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The VICE Guide to Right Now

Rum-Drunk Sailor Crashes Huge Ship into West Coast of Scotland

A drunken seaman crashed a 432ft cargo ship into the Scottish coast after falling asleep at on duty.

by Joe Goodman
23 November 2015, 12:05pm

From the column The VICE Guide to Right Now

Photo of another shipwreck by Richard Bartz via

"What shall we do with the drunken sailor?" asks the age-old sea shanty. According to various versions the resolution is putting him in a longboat until he's sober, shaving his belly with a rusty razor or - if you're into more esoteric nomenclature - "put him in the scuppers with the horse-pipe on him", whatever that means.

Of course, being a sea shanty, none of these answers bear any resemblance to real life and the correct answer is in fact d) fire him on the spot. It's a lesson I imagine you learn all too quickly once you've crashed a 432ft cargo ship into a rocky foreshore in Scotland with half a litre of rum in your blood.

According to the Independent, in February this year, a Lysblink Seaways vessel was on its way from Belfast to Skogn in Norway carrying a cargo of paper when the sole officer on watch managed to run the ship into the foreshore at full speed. The ship was damaged so badly it had to be taken to the scrap heap, but not until it had lain grounded in the sea for two days, spilling an approximate 25 tonnes of oil into the surrounding water.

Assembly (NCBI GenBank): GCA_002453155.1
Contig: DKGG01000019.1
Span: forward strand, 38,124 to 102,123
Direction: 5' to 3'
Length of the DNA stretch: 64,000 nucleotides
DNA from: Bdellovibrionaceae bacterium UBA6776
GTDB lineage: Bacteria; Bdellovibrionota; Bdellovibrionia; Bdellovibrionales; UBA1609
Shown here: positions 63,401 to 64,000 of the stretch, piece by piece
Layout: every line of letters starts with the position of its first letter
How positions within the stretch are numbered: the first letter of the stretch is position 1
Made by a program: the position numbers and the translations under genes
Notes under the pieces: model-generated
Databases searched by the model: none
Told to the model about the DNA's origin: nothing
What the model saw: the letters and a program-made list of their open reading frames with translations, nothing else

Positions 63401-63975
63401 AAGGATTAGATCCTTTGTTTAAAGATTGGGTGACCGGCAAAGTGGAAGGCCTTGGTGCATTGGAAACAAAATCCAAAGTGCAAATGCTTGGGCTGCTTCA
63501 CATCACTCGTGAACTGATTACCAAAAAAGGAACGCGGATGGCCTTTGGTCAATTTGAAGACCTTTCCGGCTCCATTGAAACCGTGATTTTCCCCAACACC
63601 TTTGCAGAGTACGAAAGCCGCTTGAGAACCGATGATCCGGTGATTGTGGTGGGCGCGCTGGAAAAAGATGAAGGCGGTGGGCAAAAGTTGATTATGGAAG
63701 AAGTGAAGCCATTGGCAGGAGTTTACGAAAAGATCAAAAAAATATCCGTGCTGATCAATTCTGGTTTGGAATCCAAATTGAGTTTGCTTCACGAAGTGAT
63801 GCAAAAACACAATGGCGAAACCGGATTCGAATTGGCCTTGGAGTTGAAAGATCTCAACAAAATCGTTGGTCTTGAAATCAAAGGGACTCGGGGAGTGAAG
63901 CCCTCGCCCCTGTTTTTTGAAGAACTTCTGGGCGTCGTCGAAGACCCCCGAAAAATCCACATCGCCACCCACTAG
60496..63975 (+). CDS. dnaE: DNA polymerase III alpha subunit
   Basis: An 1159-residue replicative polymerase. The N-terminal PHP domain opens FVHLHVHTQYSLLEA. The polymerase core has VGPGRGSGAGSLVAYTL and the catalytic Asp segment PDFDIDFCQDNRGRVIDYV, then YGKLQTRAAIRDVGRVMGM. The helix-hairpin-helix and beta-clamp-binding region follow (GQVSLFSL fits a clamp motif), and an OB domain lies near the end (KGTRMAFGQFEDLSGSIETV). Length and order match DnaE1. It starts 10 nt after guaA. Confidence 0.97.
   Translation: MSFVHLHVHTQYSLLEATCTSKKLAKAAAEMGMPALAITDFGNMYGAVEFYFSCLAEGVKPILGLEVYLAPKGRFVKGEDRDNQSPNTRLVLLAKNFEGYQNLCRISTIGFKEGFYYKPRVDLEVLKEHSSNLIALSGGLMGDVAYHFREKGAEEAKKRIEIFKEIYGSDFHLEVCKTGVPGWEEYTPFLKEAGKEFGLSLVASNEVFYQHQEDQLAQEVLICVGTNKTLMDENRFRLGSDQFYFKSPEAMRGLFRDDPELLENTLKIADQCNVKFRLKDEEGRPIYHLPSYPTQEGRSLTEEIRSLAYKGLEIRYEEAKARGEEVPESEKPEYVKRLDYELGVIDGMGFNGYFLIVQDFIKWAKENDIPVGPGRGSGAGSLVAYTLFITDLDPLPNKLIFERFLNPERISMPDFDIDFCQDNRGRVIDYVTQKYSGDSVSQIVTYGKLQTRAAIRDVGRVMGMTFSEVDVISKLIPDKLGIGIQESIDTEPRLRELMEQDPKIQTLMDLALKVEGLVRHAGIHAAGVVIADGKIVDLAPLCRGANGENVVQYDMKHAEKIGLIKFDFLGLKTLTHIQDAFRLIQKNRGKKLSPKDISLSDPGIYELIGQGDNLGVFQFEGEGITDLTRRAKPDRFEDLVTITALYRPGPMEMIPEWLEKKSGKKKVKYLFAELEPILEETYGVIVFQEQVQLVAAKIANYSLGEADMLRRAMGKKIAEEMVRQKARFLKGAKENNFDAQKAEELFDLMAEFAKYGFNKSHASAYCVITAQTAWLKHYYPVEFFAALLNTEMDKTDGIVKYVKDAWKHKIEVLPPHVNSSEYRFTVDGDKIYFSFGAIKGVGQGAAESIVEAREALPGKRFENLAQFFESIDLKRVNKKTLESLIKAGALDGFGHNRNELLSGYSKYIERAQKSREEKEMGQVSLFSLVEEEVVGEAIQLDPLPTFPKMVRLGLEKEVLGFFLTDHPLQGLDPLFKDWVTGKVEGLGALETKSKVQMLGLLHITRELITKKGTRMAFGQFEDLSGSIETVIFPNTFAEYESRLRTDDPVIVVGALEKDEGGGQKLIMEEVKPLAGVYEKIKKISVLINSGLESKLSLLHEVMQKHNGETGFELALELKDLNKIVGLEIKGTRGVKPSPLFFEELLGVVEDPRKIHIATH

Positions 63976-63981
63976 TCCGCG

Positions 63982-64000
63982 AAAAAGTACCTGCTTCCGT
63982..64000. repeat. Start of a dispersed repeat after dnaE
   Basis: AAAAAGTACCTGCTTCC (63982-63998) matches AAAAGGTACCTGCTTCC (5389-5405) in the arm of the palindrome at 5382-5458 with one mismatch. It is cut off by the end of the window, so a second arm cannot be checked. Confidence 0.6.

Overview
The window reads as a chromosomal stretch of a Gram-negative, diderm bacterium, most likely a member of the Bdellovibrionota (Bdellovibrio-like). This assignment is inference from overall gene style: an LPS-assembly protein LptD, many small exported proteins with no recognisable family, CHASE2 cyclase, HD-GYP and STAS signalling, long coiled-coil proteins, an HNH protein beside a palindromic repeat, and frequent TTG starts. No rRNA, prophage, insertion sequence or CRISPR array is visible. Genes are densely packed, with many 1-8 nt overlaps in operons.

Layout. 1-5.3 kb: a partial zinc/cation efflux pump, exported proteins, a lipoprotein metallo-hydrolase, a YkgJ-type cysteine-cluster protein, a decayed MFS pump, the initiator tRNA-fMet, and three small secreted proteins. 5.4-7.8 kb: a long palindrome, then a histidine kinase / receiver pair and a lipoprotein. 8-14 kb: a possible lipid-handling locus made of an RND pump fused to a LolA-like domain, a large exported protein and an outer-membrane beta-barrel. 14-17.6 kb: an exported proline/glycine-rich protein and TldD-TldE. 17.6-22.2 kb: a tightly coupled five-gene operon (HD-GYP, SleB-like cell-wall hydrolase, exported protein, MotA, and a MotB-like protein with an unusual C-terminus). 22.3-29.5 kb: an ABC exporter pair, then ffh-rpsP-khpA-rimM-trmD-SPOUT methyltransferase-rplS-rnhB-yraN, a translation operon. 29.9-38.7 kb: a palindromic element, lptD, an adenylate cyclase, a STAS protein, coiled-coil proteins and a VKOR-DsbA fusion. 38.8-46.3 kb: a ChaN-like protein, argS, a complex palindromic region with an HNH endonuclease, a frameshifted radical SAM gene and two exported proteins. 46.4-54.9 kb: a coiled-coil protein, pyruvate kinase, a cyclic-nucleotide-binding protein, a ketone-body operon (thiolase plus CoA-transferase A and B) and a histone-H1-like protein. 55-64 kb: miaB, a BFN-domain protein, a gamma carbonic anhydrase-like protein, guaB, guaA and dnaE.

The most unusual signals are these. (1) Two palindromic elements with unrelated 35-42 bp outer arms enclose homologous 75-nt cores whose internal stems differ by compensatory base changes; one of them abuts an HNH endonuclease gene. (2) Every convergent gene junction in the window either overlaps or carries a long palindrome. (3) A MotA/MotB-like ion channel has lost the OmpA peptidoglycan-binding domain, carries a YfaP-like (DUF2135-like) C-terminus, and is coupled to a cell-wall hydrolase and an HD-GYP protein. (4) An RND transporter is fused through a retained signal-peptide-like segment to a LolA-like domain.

The 36-year-old skipper had consumed over eight times the alcohol limit before falling asleep on duty and failing to correct the ship's course. A spokesman for DFDS said: "What happened on the ship was completely irresponsible. We have a very clear and very clearly communicated zero-tolerance alcohol policy which cannot be misunderstood."

According to the incident report, "Records showed that the bonded store was regularly replenished, and empty beer, wine and spirit bottles and cartons found on board after the accident indicated significant levels of alcohol consumption by the crew."

As for the officer, it appears he was thrown overboard, figuratively speaking at least. A statement from the DFDS read: "The officer is no longer employed by DFDS. We hope this will not cast a shadow over our other officers who rightfully enjoy a very good reputation."

@joegoodman94